Top 100 Symposium: Williams Selyem - Wine & Spirits Magazine

Top 100 Symposium: Williams Selyem

We look forward to welcoming Jeff Mangahas at the Top 100 Symposium in New York City. He’ll be pouring the Williams Selyem wines on January 14, 2020 at Union Park Events. Here is Joshua Greene’s profile of the winery printed in our 2020 Buying Guide:

Classic California pinot noir, from Russian River richness to more delicate far-coast elegance.

“I’m thankful that I still get to taste with Burt Williams,” says Jeff Mangahas, speaking of the founding winemaker at Williams Selyem. “He liked oak; the wines were rich. You taste the wines 20 years later and they’re brilliant.” Williams got his start making zinfandel in 1979 with his friend Ed Selyem. The two turned their tinkering into a business in 1981, creating the Williams Selyem label in 1984 and becoming early explorers of pinot noir from western Sonoma. After they turned over a thriving business to John and Kathe Dyson in 1998, Burt Williams purchased a 40-acre ranch in Philo, where he planted 13 acres of pinot noir. The hillside planting, at an elevation of 600 feet, faces north and northeast, a cool exposition for grapes further cooled by proximity to the coast. Mangahas, who now makes the wine at Williams Selyem, used those grapes to produce one of the most delicately beautiful pinot noirs of the 2016 vintage. As it turns out, 2016 will be the last Morning Dew Ranch Pinot Noir from Williams Selyem, since Williams sold the property later that year. Yet, as just one of 42 wines Mangahas makes each vintage, the loss of the vineyard is most notable as a marker in the history of Williams Selyem, the latest since Mangahas came on board in 2011. A molecular biologist and medical-research scientist, Mangahas headed to UC Davis hoping to understand what makes wine taste the way it does. Coastal pinot noir soon attracted him, which eventually led him down the path established by Burt Williams. While the winemaking here is consistent across the board to emphasize site differences, it is also artisanal, the grapes trod by foot, the juice moved without pumps, the wine bottled without filtration. It’s always fascinating to taste through the new vintage and explore how so many pinot noirs can taste not only different, but also delicious.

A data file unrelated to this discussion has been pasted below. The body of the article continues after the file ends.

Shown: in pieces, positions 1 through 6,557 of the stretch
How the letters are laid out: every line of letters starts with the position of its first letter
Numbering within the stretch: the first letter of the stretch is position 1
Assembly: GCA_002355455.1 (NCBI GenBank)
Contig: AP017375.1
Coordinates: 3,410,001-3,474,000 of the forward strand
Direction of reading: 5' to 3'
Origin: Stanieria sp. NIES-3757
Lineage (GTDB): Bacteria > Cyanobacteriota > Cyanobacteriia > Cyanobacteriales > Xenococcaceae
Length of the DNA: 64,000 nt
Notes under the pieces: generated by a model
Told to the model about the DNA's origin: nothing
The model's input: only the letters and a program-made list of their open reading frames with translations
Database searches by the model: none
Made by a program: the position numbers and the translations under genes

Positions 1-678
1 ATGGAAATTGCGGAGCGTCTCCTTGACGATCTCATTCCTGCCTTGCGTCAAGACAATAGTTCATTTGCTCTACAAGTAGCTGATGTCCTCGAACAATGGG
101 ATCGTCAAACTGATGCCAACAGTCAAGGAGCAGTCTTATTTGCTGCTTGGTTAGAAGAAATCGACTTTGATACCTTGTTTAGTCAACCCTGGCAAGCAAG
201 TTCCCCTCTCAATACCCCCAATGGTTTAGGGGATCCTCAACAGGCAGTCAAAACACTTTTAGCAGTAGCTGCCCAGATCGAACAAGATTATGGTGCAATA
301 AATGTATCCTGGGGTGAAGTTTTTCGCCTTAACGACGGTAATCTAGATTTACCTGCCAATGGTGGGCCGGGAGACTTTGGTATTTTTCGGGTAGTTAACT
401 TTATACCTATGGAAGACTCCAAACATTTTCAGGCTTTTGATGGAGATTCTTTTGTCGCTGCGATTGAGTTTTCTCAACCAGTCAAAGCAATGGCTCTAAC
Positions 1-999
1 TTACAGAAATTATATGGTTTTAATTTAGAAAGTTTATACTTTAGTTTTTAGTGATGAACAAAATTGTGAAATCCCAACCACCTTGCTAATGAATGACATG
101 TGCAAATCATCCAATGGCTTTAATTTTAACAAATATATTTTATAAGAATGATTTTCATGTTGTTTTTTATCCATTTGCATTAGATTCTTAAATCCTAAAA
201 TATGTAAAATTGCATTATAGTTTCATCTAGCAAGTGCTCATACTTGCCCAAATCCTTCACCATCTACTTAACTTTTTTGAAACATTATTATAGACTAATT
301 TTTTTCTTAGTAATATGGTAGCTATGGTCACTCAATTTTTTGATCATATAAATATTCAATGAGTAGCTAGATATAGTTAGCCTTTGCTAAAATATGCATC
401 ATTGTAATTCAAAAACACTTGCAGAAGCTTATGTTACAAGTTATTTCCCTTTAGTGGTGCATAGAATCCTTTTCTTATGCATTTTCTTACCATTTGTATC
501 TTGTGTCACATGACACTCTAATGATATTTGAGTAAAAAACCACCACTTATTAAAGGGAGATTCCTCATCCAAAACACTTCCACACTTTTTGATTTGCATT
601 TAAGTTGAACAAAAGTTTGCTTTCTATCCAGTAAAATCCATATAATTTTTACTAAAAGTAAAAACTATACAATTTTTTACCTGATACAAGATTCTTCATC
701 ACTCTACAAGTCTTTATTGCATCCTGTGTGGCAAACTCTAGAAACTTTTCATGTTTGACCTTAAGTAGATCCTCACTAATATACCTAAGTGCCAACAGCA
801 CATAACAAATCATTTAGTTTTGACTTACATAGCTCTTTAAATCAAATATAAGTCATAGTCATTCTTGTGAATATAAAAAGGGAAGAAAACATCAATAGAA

2016 Anderson Valley Burt Williams Morning Dew Ranch Pinot Noir (95 points)
Mangahas worked closely with Williams to cherry-pick the blocks he wanted for this wine; in 2016, he harvested parcels of clones 115 and 777, plus two parcels based on selections from Domaine de la Romanée-Conti and Rochioli, and also a Swiss Wadenswil clone 23. “They are as black as night,” Mangahas says of the gangly, late-ripening Wadenswil clusters, “with thick skins and high acid.” Those varied fruits layer into a fragrant, elegant pinot noir with scents of cherry blossoms, its darker tones of spring mushrooms, moss and conifer forests washing over the tart red-berry flavors.

Taste this and more of the top-scoring wines of 2019 at the Top 100 Symposium in NYC.

This story was featured in W&S Winter 2019.

This story appears in the print issue of Winter 2019.
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